and deeper into the ground until what once was leaf or twig

or even beetle or bone has become so small that soil microbes,

bacteria and fungus and slime mold, are able at last to access energy,

metabolize fallen sunspots, release stardust

back into soil where tree roots are waiting like open hands

to carry nutrients up and up to the canopy to be

knitted into next year’s leaves.

Slime mold: it appeared in the garden out of nowhere and has never been seen again!

These microscopic bodies live, transform, and die without being seen in order to move the wheel of life forward. To take what is dead and transform it into a spark of life. A wonder. This is bodily, physical, and it can make us uncomfortable. It can turn our stomachs.

And our stomachs are the other place compost happens in nature. Stomachs and intestines combine to make an oxygen deprived compost tank inhabited by millions of microorganisms. The most efficient stomachs belong to ruminant (“room-in-it”) animals. They include sheep, goats, giraffes, deer, and llamas. Ordinary as they are, the inside of a ruminant’s stomach holds another one of life’s great mysteries. Ruminants can miraculously turn plant nitrogen into protein with the help of bacteria that scientists believe to be over 3.6 billion years old (archaebacteria), fungi, and protozoa.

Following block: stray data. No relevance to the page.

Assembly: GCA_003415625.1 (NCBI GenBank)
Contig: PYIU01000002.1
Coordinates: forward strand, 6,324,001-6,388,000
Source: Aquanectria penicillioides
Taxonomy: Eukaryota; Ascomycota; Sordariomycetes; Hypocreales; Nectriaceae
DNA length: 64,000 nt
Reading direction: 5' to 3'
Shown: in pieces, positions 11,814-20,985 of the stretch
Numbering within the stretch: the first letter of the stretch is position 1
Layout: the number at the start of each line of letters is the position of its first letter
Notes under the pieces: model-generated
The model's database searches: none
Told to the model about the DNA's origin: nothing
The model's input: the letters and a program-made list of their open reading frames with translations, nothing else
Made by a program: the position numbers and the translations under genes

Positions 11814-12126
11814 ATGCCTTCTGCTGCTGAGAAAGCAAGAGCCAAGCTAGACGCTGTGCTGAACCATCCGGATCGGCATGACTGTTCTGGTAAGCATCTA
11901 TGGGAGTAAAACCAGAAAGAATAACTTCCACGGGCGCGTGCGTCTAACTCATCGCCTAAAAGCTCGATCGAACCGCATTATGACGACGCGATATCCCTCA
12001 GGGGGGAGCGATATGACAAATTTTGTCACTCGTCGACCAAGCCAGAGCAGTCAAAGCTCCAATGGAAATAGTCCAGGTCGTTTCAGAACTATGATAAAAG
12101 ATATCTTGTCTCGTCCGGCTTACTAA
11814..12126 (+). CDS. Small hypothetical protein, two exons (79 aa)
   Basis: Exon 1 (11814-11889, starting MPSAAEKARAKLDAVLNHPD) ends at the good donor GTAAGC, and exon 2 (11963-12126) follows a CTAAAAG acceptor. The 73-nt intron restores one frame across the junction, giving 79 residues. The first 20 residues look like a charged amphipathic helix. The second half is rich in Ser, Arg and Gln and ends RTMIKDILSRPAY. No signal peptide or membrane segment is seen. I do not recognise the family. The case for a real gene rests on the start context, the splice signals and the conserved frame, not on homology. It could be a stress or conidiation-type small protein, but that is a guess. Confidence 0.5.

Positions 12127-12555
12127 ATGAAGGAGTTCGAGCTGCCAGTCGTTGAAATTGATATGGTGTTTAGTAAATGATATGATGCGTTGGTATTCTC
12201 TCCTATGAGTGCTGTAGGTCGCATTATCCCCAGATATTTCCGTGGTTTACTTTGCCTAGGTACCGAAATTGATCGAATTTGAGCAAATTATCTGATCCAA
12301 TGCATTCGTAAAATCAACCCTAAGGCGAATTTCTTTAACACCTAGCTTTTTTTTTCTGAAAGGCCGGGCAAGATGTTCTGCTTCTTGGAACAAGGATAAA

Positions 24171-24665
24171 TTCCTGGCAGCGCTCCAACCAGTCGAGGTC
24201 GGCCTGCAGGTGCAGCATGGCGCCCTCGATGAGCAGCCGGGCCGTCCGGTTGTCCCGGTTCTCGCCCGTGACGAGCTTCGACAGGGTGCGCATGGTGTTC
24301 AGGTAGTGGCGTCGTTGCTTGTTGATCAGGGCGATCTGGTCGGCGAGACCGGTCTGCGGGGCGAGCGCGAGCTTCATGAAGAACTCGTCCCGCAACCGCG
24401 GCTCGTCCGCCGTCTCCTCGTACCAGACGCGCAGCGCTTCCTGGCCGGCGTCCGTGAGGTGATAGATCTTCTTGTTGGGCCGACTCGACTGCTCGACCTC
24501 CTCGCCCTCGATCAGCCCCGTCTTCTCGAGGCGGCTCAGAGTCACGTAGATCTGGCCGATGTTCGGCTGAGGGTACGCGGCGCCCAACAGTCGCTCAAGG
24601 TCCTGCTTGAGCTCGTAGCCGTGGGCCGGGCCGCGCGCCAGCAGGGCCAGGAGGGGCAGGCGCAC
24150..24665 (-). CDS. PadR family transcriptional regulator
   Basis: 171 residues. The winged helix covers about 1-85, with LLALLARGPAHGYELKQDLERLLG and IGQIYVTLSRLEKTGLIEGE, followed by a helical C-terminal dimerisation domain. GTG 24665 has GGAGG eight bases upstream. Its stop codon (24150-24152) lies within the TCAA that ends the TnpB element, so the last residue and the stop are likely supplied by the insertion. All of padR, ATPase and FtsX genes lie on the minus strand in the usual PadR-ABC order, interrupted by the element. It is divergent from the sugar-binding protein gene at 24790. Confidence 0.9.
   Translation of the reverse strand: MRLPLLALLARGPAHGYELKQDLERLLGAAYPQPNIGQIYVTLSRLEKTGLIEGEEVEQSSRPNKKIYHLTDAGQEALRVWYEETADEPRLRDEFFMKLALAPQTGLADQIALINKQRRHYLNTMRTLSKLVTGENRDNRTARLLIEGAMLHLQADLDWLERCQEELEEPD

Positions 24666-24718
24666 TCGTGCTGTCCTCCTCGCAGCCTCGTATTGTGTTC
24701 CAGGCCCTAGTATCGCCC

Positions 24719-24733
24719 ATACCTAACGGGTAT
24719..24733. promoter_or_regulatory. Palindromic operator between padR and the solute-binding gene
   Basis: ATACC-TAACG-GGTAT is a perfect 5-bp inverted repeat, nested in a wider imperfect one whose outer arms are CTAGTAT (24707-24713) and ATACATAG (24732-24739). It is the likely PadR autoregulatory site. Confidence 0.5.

Cows are the most widely known and underappreciated ruminants I know.  With a four part stomach—the rumen, reticulum, omasum, and abomasum—cow manure is the best example of barrel turned compost on four legs. The first compartment of a cow’s stomach, the rumen, is the size of a barrel.  It can hold up to 40 gallons of material and 25-30 gallons of salt-filled saliva are sent down there every day to balance the rumen’s pH.  Just as in a compost pile, the smaller the fiber the more completely and efficiently it composts.  So, what goes into the rumen is often sent back up for further chewing, for rumination.

Perhaps the bovines ruminate on their bacterial partners, how their partnership came to be.

Cows eat raw grass but, ultimately, they are feeding the microbes that live just down the tracheal street. Those toothless wonders need the grass to be chewed for them before they can get to work. On the forest floor, beetles and worms do the work. In a stomach, the organic material arrives pre-chewed, opening the way for them to extract all kinds of nutrients from it. Some they give to the cow, but a lot of it they keep for themselves, to give them energy and to make protein for their bodies. The microbes living inside the cow turn nitrogen stored in plants into protein, not the cow.


If you were looking for them, look no further, they reside in the rumen of ruminants. Ruminating on plant-filled sunshine. They will double in number every hour, and after a long life of a few weeks, the spent microbes are washed away into the cow’s intestines to be food for the cow. Seventy five percent of all of a cow’s protein content comes from the bodies of ancient microbes.